The nanocrystal is basically a hexagon but is not always a regular hexagon and is a non-regular hexagon in some cases. Furthermore, a pentagonal or heptagonal lattice arrangement, for example, is included in the distortion in some cases. Note that a clear crystal grain boundary (also referred to as grain boundary) cannot be observed even in the vicinity of distortion in the CAAC-OS. That is, formation of a crystal grain boundary is inhibited by the distortion of lattice arrangement. This is probably because the CAAC-OS can tolerate distortion owing to the low density of oxygen atom arrangement in the a-b plane direction, a change in interatomic bond distance by replacement of a metal element, and the like.

Furthermore, the CAAC-OS tends to have a layered crystal structure (also referred to as a layered structure) in which a layer containing indium and oxygen (hereinafter referred to as an In layer) and a layer containing the element M, zinc, and oxygen (hereinafter referred to as an (M,Zn) layer) are stacked. Note that indium and the element M can be replaced with each other, and when the element Min the (M,Zn) layer is replaced with indium, the layer can also be referred to as an (In,M,Zn) layer. Furthermore, when indium in the In layer is replaced with the element M, the layer can be referred to as an (In,M) layer.

The CAAC-OS is an oxide semiconductor with high crystallinity. Meanwhile, in the CAAC-OS, it can be said that a reduction in electron mobility due to the crystal grain boundary is less likely to occur because a clear crystal grain boundary cannot be observed. Furthermore, the mixing of impurities, formation of defects, or the like might decrease the crystallinity of the oxide semiconductor; thus, it can also be said that the CAAC-OS is an oxide semiconductor having small amounts of impurities and defects (oxygen vacancies or the like). Thus, an oxide semiconductor including a CAAC-OS is physically stable. Therefore, the oxide semiconductor including a CAAC-OS is resistant to heat and has high reliability.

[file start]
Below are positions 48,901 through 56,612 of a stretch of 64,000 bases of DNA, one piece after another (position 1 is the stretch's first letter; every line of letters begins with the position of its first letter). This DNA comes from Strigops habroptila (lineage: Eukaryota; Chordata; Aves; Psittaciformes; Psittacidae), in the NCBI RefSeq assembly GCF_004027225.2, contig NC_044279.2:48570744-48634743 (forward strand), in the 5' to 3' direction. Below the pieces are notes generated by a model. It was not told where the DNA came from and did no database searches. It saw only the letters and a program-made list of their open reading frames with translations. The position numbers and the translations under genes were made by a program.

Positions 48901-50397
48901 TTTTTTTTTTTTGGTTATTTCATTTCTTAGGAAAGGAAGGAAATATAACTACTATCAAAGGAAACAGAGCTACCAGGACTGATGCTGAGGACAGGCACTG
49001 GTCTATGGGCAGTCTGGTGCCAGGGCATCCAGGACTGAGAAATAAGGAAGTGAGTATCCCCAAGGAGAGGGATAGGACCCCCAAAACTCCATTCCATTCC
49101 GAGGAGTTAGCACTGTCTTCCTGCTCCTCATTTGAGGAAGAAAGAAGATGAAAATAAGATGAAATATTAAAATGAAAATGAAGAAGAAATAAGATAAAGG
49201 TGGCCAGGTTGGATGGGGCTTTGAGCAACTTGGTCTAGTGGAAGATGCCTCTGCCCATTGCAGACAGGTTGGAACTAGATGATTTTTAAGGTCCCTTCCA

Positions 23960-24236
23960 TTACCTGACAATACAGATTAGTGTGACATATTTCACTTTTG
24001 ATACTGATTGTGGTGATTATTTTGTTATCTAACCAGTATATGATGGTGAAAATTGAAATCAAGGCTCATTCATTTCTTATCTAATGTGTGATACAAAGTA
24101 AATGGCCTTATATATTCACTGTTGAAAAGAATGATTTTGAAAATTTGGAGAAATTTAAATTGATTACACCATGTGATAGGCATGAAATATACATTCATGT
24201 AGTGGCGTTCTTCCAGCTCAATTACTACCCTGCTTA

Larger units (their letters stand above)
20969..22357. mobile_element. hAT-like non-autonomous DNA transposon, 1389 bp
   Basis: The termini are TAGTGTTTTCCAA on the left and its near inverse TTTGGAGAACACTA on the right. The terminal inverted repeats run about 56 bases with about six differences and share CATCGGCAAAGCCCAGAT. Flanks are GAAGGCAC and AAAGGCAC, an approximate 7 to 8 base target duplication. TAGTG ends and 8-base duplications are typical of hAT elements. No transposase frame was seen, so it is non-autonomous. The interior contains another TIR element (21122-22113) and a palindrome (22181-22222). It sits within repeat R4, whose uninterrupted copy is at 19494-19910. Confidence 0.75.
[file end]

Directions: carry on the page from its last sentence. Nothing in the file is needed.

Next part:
In the nc-OS, a microscopic region (for example, a region with a size greater than or equal to 1 nm and less than or equal to 10 nm, in particular, a region with a size greater than or equal to 1 nm and less than or equal to 3 nm) has a periodic atomic arrangement. Furthermore, there is no regularity of crystal orientation between different nanocrystals in the nc-OS. Thus, the orientation in the whole film is not observed. Accordingly, the nc-OS cannot be distinguished from an a-like OS or an amorphous oxide semiconductor depending on the analysis method.

The a-like OS is an oxide semiconductor that has a structure between those of the nc-OS and the amorphous oxide semiconductor. The a-like OS includes a void or a low-density region. That is, the a-like OS has lower crystallinity than the nc-OS and the CAAC-OS.

An oxide semiconductor has various structures with different properties. Two or more of the amorphous oxide semiconductor, the polycrystalline oxide semiconductor, the a-like OS, the nc-OS, and the CAAC-OS may be included in an oxide semiconductor of one embodiment of the present invention.

[Transistor Including Oxide Semiconductor]

Next, the case where the above oxide semiconductor is used for a transistor is described.

Note that when the above oxide semiconductor is used for a transistor, a transistor with high field-effect mobility can be achieved. In addition, a transistor having high reliability can be achieved.

In addition, an oxide semiconductor with a low carrier density is preferably used for a transistor. In the case where the carrier density of an oxide semiconductor film is lowered, the impurity concentration in the oxide semiconductor film is lowered to decrease the density of defect states. In this specification and the like, a state with a low impurity concentration and a low density of defect states is referred to as a highly purified intrinsic or substantially highly purified intrinsic state. For example, the carrier density of the oxide semiconductor is set lower than 8×1011/cm3, preferably lower than 1×1011/cm3, further preferably lower than 1×1010/cm3, and greater than or equal to 1×10−9/cm3.